19 NOVEMBER 1831, Page 1


No public intimation has yet been given respecting the meeting of Parliament "for the dispatch of business ; " but a Council will be held on Monday, by which, it is supposed, the day will be defi- nitively fixed. The impression, that the meeting will take place before Christmas, has for some time been gradually wearing away. Ministers, it is supposed, still calculate that Time, which is said to change all things, will effect some change in the Peers. They forget that the maximus novator is himself a sturdy enemy to Reform; he never makes any thing better.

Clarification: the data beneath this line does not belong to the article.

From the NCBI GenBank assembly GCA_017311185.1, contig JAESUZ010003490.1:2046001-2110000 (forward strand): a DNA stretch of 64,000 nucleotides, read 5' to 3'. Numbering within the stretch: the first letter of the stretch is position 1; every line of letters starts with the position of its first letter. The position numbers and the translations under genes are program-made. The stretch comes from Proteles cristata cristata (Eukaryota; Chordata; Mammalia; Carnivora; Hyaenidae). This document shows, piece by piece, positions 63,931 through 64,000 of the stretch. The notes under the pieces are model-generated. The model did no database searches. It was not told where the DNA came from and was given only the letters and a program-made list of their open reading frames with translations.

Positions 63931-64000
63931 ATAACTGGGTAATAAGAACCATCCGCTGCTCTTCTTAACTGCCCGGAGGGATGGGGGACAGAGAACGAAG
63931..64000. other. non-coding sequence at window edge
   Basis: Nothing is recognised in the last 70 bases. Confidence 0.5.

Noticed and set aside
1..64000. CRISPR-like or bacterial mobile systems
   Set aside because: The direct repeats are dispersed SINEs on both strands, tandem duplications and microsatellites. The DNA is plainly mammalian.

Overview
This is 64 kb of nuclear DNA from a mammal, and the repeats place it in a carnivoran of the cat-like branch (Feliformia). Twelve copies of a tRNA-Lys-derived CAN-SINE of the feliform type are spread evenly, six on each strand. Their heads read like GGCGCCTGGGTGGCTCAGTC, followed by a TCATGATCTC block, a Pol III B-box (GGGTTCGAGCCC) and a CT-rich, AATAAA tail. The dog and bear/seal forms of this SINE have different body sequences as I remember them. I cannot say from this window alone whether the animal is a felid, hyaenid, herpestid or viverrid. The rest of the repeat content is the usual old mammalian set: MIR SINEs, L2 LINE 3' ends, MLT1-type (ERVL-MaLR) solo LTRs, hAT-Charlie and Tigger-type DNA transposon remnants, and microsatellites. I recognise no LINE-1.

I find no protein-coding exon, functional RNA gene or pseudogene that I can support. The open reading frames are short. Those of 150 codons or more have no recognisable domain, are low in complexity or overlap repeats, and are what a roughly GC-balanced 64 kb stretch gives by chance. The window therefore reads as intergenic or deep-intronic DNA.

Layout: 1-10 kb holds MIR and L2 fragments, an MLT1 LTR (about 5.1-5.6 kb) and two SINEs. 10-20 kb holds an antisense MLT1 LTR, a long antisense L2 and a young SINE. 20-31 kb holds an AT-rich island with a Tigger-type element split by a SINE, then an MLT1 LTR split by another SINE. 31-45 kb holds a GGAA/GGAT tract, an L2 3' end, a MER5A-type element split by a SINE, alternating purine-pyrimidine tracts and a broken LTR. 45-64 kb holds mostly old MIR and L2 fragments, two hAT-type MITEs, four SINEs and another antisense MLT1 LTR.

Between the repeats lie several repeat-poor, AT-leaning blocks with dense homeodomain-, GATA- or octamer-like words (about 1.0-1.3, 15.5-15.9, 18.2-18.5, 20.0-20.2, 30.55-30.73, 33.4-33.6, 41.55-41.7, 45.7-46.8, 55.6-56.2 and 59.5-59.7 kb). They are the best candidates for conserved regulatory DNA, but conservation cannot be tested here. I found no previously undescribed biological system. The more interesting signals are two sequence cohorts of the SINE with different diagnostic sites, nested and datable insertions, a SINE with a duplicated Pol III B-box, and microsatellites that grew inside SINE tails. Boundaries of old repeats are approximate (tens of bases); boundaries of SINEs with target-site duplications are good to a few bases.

As the period of Parliament's assembling approaches, the pub- lic, as usual, are entertained with various rumours, new hatched to the time, of alterations in the Cabinet. The Ministers, it is said, quail ; the King cools. We believe both hypotheses—for they are mere hypotheses—to be utterly unfounded. The Minis- ters are slow and hesitating, and their means are often indifferently chosen, but they are no traitors. For the King, we believe he will be found, like all his race, true to the course he has chosen. No Brunswick has ever turned his back on his friend or his enemy. But our trust is not in Princes. If the present Ministry were weak and worthless enough to deceive the People, the power of the King is insufficient to maintain. them in place for a week; if they continue true to their word; the power of the King is insufficient to maintain their opponents for a week. Unions are extending on every side.These are better per- suaders Allan Time. Even Lords will turn aside when they cannot go on. The Cholera still serves for an argument to the doctors, and a bugbear to old women, male and female. Rational persons have almost ceased to speak of it, and fear it no longer.